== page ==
Andrew Jones writes a monthly column for the Advertiser series of newspapers. Below is the June article.
This month, all the political talk seems to have been of votes of confidence in the Prime Minister and whether the Leader of the Opposition will be fined for breaking the rules. People might be forgiven for thinking MPs talk about little else but themselves and their behaviour.
But, like most MPs of all parties, my regular meetings with constituents and busy constituency diary have been the main focus of my attention.
And it has been a busy month with surgery appointments, talks to two schools, several visits to businesses and brilliant events such as the Almsford Community Day, Platinum Jubilee events and the amazing Knaresborough Bed Race.
And it was great to see the Bed Race back and judging by the crowds who came to see it, the people of Knaresborough and beyond thought so too.
But I wanted to let people know about my actions on another issue affecting a great many Knaresborough residents last week and people further afield too. Because at the beginning of the week an encampment of travellers set up on the rugby club site at Hay-a-Park.
This is council-owned land and after previous encampments the council had put boulders around the edge of the land to stop future gatherings. Those boulders were moved to get access illegally to the site.
Now I understand the viewpoint that some have that this happens year-in year-out around the time of the Appleby Fair although in this instance I understand that the fair was not the final destination. I understand, though don’t wholly support, the view that if the travellers are only there a couple of days and cause no trouble then we should have a ‘live and let live’ approach.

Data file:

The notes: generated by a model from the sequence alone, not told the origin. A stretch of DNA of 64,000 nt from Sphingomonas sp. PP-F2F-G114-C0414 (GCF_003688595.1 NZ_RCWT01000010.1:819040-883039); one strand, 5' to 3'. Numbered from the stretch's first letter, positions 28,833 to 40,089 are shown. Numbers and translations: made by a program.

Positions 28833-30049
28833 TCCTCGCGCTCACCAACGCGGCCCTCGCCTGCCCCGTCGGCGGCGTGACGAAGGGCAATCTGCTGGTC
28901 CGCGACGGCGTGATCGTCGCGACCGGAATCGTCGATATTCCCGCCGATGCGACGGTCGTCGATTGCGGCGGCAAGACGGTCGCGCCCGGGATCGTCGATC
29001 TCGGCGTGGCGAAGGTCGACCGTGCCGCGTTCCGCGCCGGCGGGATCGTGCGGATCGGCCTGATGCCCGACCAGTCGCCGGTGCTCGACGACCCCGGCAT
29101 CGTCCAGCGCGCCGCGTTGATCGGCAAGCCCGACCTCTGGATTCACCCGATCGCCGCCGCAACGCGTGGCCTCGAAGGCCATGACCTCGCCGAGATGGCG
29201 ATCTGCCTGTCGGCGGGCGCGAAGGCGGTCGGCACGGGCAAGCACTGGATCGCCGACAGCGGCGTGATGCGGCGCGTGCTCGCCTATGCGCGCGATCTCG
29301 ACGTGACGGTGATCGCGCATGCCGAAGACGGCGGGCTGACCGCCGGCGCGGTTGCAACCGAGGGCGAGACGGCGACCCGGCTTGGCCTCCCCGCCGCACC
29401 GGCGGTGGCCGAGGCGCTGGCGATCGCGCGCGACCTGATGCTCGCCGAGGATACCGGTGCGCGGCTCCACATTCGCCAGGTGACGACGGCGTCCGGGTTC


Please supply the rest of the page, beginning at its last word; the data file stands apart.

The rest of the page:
But in this case, in Knaresborough, from the reports I have received from residents, police and the council there was disorder and anti social behaviour completely off the scale compared to that associated with previous traveller encampments in our area.
Vandalism of property, damage to cars, late night motorbike and quadbike racing through residential estates, break-ins at barns, use of pavements and open space as a toilet were just some of the unpleasantness residents nearby reported and had to put up with.
Most people who know me also know that I tend to take a reasoned and pragmatic approach to issues. I am not a ‘sensationalist’ and don’t go for headline-grabbing soundbites demonising individuals or groups. I like to bring people together; not force them apart. I say this to demonstrate that I am not seeking to set all travelling communities in one mould. That would be ridiculous.
Some in this group, however, took the openness and generosity of spirit which is the hallmark of our communities and simply abused it. That is why I think we need to take action to protect the rights and property of residents against future incursions of this nature.
Currently, the law states that a notice has to be served on travellers to quit the land they illegally occupy. Three days are allowed to do so before removal can be enforced.
I have written to the Home Secretary asking her to look at ways in which enforcement can be brought forward on the advice of the police where law-breaking occurs from the activities of a travelling community. I have also written to our local Police, Fire and Crime Commissioner, Zoe Metcalfe, asking her to look at the policing of this encampment and to see if any improvements could be made with the benefit of this experience. Finally, I have asked the council to look at how it can secure public land more effectively and more anticipate the movements of travelling communities and provide appropriate sites to be used as layovers for them.
Amid all the celebrations and communities coming together which we have seen, participated in and enjoyed this month this was a darker episode for many. I want to make sure that local people and travelling communities can enjoy their everyday lives in peace. It is a shame when the minority act in a way that risks labelling the majority and that is what my actions are seeking to avoid.